35th annual MLK program highlights civil rights quotes, legacy of Dr. King

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  • LOREN BENOIT/press The Ramsey Special Chorus, directed by Spencer Normington, sings “Brave” by Sara Bareilles during the 35th Annual Human Rights Celebration assembly in honor of Martin Luther King Jr.

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    LOREN BENOIT/Press Reverend Happy Watkins recites Martin Luther King Jr.’s “I have a Dream” in front of Elementary School students during the 35th Annual Human Rights Celebration assembly at the Schuler Auditorium Thursday at NIC.

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    LOREN BENOIT/Press Hundreds of Coeur d’Alene School District elementary school students listen to motivational speaker Stu Cabe speak about kindness during the 35th Annual Human Rights Celebration assembly at Schuler Auditorium Thursday at NIC.

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    Bryan Elementary School student William Severinsen reads his essay during the 35th Annual Human Rights Celebration assembly in the Schuler Auditorium at NIC. (LOREN BENOIT/Press)

  • LOREN BENOIT/press The Ramsey Special Chorus, directed by Spencer Normington, sings “Brave” by Sara Bareilles during the 35th Annual Human Rights Celebration assembly in honor of Martin Luther King Jr.

  • 1

    LOREN BENOIT/Press Reverend Happy Watkins recites Martin Luther King Jr.’s “I have a Dream” in front of Elementary School students during the 35th Annual Human Rights Celebration assembly at the Schuler Auditorium Thursday at NIC.

  • 2

    LOREN BENOIT/Press Hundreds of Coeur d’Alene School District elementary school students listen to motivational speaker Stu Cabe speak about kindness during the 35th Annual Human Rights Celebration assembly at Schuler Auditorium Thursday at NIC.

  • 3

    Bryan Elementary School student William Severinsen reads his essay during the 35th Annual Human Rights Celebration assembly in the Schuler Auditorium at NIC. (LOREN BENOIT/Press)

COEUR d’ALENE — "If there is no struggle, there is no progress," Greensferry Elementary School fifth-grader Noah Ingle softly spoke into the microphone Thursday.

Noah took these words, first said nearly 200 years ago by prominent human rights activist and abolitionist Frederick Douglass, and shared how they apply to his own life.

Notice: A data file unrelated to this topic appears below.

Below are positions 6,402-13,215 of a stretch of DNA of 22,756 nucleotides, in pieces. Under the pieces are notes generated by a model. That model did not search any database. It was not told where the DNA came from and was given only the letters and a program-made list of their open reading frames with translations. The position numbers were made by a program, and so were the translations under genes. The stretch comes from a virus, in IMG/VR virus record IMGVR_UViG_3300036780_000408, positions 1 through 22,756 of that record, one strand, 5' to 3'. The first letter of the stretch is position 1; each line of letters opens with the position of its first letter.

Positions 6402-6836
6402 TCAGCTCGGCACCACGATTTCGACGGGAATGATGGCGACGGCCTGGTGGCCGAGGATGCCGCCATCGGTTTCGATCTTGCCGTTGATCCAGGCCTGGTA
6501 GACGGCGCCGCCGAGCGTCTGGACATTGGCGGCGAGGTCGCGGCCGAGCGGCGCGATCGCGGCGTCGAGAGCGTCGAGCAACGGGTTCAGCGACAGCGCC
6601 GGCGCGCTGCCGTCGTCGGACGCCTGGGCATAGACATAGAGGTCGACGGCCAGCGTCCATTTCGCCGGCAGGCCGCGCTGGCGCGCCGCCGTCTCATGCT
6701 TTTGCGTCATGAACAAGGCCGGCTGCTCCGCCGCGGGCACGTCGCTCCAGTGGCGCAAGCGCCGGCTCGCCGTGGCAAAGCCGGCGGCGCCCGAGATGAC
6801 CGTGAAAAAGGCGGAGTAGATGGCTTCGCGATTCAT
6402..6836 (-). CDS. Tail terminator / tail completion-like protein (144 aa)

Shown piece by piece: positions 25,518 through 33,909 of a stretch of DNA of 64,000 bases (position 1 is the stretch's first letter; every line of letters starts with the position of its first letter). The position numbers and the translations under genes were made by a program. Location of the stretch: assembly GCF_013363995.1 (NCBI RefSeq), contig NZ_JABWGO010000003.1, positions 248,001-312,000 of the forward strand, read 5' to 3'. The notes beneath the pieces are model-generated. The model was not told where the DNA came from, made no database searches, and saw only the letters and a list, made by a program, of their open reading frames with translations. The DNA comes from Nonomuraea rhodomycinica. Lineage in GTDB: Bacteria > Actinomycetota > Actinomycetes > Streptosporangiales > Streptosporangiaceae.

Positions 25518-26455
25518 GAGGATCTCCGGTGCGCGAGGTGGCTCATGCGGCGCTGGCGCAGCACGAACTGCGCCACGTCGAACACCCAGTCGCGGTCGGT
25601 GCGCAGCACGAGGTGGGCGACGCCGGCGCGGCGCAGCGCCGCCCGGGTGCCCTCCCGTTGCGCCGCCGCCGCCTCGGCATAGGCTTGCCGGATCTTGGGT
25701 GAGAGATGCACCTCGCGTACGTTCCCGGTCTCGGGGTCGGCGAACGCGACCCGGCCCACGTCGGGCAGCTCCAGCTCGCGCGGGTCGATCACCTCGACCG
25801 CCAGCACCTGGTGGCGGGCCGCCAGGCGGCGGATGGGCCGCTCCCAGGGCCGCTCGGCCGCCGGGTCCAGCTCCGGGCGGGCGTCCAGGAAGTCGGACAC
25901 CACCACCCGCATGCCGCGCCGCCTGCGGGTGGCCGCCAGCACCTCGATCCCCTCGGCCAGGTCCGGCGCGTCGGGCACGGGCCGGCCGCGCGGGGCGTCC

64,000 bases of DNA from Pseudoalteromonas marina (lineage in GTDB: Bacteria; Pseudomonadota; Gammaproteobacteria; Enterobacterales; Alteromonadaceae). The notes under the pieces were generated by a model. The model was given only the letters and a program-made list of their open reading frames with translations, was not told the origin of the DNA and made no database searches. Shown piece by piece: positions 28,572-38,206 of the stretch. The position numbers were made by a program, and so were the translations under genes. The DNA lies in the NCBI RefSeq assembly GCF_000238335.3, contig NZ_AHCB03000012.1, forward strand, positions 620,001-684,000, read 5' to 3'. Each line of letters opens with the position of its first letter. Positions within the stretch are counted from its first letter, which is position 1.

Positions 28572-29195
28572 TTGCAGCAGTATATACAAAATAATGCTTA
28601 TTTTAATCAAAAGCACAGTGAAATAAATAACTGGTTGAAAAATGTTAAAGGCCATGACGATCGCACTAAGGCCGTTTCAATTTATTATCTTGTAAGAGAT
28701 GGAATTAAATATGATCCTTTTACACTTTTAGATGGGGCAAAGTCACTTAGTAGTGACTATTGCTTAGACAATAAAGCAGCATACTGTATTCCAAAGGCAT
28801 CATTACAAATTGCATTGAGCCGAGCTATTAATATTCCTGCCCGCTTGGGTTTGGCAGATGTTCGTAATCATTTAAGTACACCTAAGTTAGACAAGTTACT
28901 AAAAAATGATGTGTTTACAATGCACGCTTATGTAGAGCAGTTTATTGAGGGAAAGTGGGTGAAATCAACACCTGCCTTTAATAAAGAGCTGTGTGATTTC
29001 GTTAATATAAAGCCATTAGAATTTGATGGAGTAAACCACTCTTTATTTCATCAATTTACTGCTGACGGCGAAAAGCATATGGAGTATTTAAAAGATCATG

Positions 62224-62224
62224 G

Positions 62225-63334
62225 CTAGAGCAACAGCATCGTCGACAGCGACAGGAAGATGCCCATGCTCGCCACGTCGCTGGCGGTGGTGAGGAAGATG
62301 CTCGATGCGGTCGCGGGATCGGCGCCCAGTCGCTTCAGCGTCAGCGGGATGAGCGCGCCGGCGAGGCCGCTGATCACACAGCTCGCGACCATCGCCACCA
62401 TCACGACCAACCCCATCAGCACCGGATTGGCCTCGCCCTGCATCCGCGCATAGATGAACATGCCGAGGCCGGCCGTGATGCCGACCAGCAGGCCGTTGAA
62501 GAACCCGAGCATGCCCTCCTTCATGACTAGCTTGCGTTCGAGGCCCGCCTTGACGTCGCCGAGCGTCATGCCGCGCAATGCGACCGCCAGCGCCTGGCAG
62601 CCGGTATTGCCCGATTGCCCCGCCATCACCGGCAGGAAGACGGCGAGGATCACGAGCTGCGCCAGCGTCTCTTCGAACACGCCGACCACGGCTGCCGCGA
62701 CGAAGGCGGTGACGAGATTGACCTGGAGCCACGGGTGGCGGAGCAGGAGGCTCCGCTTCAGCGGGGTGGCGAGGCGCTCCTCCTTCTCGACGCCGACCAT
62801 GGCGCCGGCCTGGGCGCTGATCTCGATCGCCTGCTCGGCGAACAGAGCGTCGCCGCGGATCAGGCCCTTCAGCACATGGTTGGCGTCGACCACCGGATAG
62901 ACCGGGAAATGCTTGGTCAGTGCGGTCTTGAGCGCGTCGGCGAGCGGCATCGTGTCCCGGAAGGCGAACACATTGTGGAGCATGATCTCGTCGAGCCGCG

"I can't give up, even when I struggle in school," he said.

Noah didn't know about Douglass until he and his classmates were assigned to write essays for the 35th annual Dr. Martin Luther King Jr. Kids Program, held at the Schuler Performing Arts Center on the North Idaho College campus.

"Frederick Douglass was a very wise man, and he must have been respected very fairly after the civil rights movement," Noah said. "If he wasn't, then he definitely deserved to be respected and honored."

As a student and an athlete, Douglass's words are significant to Noah: he perseveres through difficult math problems and he keeps going even when the going is tough.

"(This quote) makes me always want to get up whenever I'm down and give it my heart and soul," Noah said.

For Holy Family Catholic School student Olivia Lake, it's all about faith.

She quoted King: "Take the first step in faith. You don’t have to see the whole staircase, just take the first step."

"We, as people, can always be living examples of King" by doing, dreaming and loving as he did, Olivia said.

"For everyone, life is a staircase," she said. "Sometimes, we're close to the very bottom, when there's sadness in our lives. Other times, we're (up) kind of high, at a good point in our lives. God does have a plan for us; we can't always see that plan, we just have to take the first blind step. That's what faith is — trusting God, no matter what our step on the staircase brings. Trusting God, like King did."

Fifth-graders from schools across the Coeur d'Alene and Post Falls school districts participated in the annual program, which included music performances and moving presentations by pastor Happy Watkins, who delivered King's "I Have a Dream" speech, and motivational speaker Stu Cabe, who encouraged students to be their best selves by using elephants as examples of kindness.

This year celebrates the milestone that more than 38,000 fifth-graders have attended this program through the years. Those who participated that first year are now in their 40s.

The Dr. Martin Luther King Jr. Kids Program was co-sponsored by NIC and the Kootenai County Task Force on Human Relations. KCTFHR has been involved since the beginning.

"In the world of children, there is no color that prohibits opportunity, love, justice and inclusion," said KCTFHR President Christie Wood. "This annual program teaches us that lesson."

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